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Old 06-08-2006, 05:00 PM   #11
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Quote:
Originally Posted by Matt Timion
I don't think he was actually talking about you compaq. I believe his 45lbs figure wasn't in reference to you.

That being said, the EPA says that every extra 100 lbs is 1-2% decrease in fuel economy.


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You also realize that there is a cutoff for this type of statistic.

I think if you really want to save weight you need a smaller car. 30-40lbs isn't going to do much in terms of fuel economy. I even think 100lbs isn't going to be noticable.
Matt, I know you are pretty knowledgable about statistics. Would it even fall outside of the statistical significance range?
True, I wasn't thinking of any car in particular. I used 3,000 pounds for easier figuring.
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Old 06-08-2006, 05:02 PM   #12
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physics says yes, however the amount of savings will not be noticable. it will only be worth mentioning for city driving.

it will effect an automatic car more than a manualbecause of the shift points but it depends largely on the initial weight.

you cant guess with weight either, ive taken thing out thinking i dropped 25lbs, i weight it and its like 12, with other things i think its like 3 lbs turns out to be 10.

you have to weigh everything to get the exact weight. what did you pull? i have done a good amount of weight reduction while maintaining a full interior but with all the things ive put in my car i still have a feeling its around the stock weight.
Quote:
Originally Posted by 95metro
The rule of thumb from engineers on this issue is that with every ten percent of weight reduction mileage is improved by about 7%.
ill buy that for city driving
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Old 06-08-2006, 05:06 PM   #13
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Quote:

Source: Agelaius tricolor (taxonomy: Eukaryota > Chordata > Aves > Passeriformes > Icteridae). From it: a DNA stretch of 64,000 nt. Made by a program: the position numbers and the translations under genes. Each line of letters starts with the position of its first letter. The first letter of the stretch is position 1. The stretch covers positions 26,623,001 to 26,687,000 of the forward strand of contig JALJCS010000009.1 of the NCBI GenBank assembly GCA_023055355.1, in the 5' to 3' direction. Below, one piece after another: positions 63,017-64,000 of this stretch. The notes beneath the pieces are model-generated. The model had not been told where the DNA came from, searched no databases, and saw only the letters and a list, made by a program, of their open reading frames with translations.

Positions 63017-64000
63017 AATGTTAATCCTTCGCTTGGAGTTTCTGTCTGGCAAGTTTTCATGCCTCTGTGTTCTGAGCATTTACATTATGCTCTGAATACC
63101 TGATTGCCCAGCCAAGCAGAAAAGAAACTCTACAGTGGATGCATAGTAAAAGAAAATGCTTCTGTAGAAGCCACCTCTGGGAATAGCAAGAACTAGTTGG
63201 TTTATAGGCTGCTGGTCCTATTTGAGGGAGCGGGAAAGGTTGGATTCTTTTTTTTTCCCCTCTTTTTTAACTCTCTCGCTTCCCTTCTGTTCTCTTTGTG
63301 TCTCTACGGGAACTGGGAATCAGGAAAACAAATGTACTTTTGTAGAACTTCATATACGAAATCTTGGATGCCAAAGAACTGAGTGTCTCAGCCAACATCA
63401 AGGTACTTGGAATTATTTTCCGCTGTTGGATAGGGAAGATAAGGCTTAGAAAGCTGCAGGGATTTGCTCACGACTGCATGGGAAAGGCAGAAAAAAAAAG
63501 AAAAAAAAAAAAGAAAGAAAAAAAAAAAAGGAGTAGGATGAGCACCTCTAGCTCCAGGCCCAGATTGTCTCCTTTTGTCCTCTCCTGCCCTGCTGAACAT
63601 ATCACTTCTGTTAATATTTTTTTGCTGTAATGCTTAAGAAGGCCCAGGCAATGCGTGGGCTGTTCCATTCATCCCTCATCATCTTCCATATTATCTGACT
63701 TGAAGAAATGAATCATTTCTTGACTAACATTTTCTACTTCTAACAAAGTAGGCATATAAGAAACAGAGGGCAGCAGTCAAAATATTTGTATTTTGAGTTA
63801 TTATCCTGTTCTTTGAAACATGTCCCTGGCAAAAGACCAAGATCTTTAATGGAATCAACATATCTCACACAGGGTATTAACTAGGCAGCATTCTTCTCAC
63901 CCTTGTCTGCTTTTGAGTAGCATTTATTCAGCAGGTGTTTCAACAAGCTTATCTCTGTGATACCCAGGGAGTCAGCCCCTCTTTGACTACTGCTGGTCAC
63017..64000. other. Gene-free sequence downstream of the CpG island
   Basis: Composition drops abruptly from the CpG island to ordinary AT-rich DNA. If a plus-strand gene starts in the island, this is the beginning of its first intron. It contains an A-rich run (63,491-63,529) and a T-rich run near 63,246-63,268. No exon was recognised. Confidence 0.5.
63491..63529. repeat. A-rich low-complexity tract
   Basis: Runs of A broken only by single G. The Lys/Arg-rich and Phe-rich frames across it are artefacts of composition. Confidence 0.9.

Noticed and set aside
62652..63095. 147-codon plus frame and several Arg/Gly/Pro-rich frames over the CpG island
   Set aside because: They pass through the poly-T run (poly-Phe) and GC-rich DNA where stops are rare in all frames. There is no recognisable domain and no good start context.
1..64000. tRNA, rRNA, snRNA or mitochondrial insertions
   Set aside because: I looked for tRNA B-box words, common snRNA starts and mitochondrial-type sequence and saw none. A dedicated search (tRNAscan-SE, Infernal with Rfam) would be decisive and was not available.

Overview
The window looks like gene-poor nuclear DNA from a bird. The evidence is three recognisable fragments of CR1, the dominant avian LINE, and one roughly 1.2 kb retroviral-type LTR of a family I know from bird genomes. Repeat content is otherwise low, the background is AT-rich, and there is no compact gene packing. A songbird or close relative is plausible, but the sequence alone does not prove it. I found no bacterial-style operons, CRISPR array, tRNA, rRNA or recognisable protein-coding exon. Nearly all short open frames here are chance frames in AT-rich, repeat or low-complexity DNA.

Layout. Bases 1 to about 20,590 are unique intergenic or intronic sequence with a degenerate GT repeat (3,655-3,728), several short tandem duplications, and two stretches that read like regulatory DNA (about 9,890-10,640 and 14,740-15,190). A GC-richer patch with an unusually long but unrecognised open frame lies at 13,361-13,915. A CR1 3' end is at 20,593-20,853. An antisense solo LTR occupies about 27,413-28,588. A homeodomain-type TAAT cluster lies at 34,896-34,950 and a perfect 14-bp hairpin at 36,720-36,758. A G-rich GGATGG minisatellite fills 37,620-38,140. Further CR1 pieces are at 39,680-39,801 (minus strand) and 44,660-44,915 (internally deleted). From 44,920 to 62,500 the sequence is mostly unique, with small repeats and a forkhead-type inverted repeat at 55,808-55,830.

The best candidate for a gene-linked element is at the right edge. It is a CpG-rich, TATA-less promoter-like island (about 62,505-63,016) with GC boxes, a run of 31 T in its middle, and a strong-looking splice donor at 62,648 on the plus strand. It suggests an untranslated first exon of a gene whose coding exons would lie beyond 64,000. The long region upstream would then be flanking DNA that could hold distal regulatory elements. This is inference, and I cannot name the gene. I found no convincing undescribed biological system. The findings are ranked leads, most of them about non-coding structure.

Originally Posted by thisisntjared
physics says yes, however the amount of savings will not be noticable.

it will effect an automatic car more than a manualbecause of the shift points but it depends largely on the initial weight.

you cant guess with weight either, ive taken thing out thinking i dropped 25lbs, i weight it and its like 12, with other things i think its like 3 lbs turns out to be 10.

you have to weigh everything to get the exact weight.

what did you pull? i have done a good amount of weight reduction while maintaining a full interior but with all the things ive put in my car i still have a feeling its around the stock weight.
I don't put weight in the car, only take out. I took out the spare, jack and some stuff in the engine bay. Plus I weigh less than 130 fully clothed so I consider that a weight reduction.
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Old 06-08-2006, 05:08 PM   #14
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Quote:
Originally Posted by diamondlarry
Matt, I know you are pretty knowledgable about statistics. Would it even fall outside of the statistical significance range?
True, I wasn't thinking of any car in particular. I used 3,000 pounds for easier figuring.
With statistics it all depends on the number of comparisons you make. If we took 100 cars and drove a test strip and then removed 100 lbs and drove the same test strip (all else being equal... weather, driver, EVERYTHING).. 1-2% would probably be statistically significant. It's difficult to say though for sure without seeing the data.